3. The Level of Stock of Public and Private Capital
The third usual argument for explaining urban agglomeration is the level of stock of capital. A higher stock (S1>S2) of capital: roads, railways, etc. reduce the commuting cost for any value of k (Dk is the distance from the core to any k-location) so,
where k* are regional border.
When decreasing commuting costs make them an irrelevant part of the household budget (transportation costs are not determinant in maximisation consumer problem of allocation), a dispersed habitat could be a solution in equilibrium (Alonso-Villar, 1996)13. In any case, the area of influence of any metropolis becomes larger if commuting cost falls, therefore the level of congestion also decreases.
Using the available information (see appendix) of the variation rate of public and private capital for the Spanish regions, at the aggregate level, in the period 1981-1995, we get the next ideas.
These results seem to indicate that there is not any clear relationship between aggregate stock of capital and the level of agglomeration.
Re-estimation of  for Smin=5000 habitants
Along this sub-section the estimation of  is repeated again; however, a bigger sample is used, in which smaller cities are included (lower-limit is 5,000 habitants in contrast of 10,000 habitants). Table 3 summarises the whole analysis. For a deeper analysis of these results, we will study the regions using the group classification described above (table 2). For a better understanding we will label "village" (V) to small cities, "medium cities" (MC) to the regular-size cities, and "big cities" (BC) to these specific kind.
Group "D" (Baleares, Cantabria, Cataluña and Madrid). Since 60's till 80's (Baleares until 90's) all this regions are in process of agglomeration and, after 80's begin to show congestion. If we put together results shown in table 1, 2 and 3 we got the next explanation. Table 1 shows that all these regions are in phase of spreading but in table 3 we find agglomeration.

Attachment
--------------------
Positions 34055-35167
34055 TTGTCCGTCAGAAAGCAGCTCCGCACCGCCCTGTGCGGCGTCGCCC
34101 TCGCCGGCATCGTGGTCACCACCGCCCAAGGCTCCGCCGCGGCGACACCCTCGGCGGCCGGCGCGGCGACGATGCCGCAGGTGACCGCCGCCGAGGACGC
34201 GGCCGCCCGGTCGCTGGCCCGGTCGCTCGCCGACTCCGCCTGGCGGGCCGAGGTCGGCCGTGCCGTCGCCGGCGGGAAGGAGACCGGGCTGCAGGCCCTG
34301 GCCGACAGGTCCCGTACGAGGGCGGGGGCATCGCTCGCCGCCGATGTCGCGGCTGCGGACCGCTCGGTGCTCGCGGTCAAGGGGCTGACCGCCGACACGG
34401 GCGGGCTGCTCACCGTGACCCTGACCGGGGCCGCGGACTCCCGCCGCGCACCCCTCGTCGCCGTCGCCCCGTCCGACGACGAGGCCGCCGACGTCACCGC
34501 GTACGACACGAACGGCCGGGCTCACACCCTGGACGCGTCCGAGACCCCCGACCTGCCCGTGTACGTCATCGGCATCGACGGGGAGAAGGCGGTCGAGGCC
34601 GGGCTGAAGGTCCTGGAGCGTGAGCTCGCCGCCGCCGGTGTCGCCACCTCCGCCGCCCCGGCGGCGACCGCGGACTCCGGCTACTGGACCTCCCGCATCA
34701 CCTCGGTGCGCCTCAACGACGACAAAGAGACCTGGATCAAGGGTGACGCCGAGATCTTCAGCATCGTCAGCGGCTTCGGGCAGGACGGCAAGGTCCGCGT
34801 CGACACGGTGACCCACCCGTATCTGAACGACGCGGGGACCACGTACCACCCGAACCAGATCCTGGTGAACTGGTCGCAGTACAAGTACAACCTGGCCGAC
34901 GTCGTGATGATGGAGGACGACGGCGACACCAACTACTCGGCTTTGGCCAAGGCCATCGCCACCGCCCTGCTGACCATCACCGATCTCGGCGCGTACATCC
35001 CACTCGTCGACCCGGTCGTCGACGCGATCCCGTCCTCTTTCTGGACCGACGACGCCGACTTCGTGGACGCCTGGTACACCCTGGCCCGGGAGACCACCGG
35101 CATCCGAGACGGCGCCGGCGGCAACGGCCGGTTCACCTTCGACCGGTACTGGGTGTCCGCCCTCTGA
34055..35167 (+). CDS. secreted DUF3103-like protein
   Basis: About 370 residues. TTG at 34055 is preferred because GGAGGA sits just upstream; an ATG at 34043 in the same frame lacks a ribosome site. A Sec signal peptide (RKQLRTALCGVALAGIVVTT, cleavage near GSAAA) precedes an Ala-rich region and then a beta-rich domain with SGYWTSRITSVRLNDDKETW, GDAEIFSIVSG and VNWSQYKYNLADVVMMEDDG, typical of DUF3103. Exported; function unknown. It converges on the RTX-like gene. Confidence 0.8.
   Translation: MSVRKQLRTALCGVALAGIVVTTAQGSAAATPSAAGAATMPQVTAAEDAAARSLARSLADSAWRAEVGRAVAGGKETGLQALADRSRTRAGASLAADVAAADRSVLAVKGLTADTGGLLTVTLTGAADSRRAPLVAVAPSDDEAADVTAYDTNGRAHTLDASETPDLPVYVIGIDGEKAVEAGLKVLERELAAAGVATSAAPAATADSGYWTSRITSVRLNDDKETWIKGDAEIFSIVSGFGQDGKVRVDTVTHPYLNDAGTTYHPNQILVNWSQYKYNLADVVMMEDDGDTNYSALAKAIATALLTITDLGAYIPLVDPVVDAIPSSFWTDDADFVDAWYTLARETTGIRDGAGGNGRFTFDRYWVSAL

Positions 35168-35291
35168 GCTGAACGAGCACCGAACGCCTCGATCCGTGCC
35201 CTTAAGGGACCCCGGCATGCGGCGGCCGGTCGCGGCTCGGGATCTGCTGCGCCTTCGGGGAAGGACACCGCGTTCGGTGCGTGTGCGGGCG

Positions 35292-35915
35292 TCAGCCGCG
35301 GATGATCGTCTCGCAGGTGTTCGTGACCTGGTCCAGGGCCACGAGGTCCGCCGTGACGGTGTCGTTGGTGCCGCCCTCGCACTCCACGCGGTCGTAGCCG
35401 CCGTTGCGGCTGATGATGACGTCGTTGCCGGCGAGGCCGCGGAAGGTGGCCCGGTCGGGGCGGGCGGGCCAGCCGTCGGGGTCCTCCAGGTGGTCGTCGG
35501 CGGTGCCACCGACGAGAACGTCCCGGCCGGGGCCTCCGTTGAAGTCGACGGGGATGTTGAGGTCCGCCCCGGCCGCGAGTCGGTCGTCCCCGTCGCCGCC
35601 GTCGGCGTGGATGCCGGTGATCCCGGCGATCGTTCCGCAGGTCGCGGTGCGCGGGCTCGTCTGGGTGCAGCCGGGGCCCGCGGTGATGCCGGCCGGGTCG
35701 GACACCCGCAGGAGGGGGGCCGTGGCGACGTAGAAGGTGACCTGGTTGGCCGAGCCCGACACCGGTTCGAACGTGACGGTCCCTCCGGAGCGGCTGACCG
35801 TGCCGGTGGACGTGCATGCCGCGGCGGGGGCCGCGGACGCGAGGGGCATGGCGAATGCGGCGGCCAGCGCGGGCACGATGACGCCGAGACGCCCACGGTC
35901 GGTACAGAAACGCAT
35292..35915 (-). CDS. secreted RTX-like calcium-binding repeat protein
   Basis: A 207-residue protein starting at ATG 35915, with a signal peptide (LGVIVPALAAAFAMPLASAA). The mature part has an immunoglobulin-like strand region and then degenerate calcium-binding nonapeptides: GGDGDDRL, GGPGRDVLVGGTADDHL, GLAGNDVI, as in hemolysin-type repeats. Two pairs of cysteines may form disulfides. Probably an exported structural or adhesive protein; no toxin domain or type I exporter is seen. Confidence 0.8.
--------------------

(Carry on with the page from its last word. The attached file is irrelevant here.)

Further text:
Table 3: for each region (Smin=5,000 hab.)
All the coefficients are significant for α =0.01, except * α =0.05 and ** α =0.10. Where (----) means not significant coefficient. Once again, La Rioja results not significant, so is not analysed.
Our view is that during the whole period, people have left the big cities looking for new residential places in medium cities (spreading), because of congestion. However, people who were living in "villages" also left their small cities and moved to big cities (agglomeration). With both sample (10,000 and 5,000 hab.) we can capture both processes. Then, since 60's thru 80's urban inhabitants moved to medium cities and rural ones went to big cities. After 80's, big cities and also medium cities suffered high problems of congestion and, therefore, people moved to villages again (spreading in both samples).
Group "A" (Asturias, CLM and Navarra). If we compare table 1 and 3 we still find processes of agglomeration in this set of regions. However, we can see that the level of agglomeration is quite lower than those preceding. In this sense, our interpretation is that people live in big cities or villages, nor in medium cities, as we show below.
Group "I". Canarias, C. León, Murcia and Extremadura show very similar behaviour to A. However, Galicia is still in agglomeration (so it is different than in table 1), then Galicia shows another path of population moving, like this.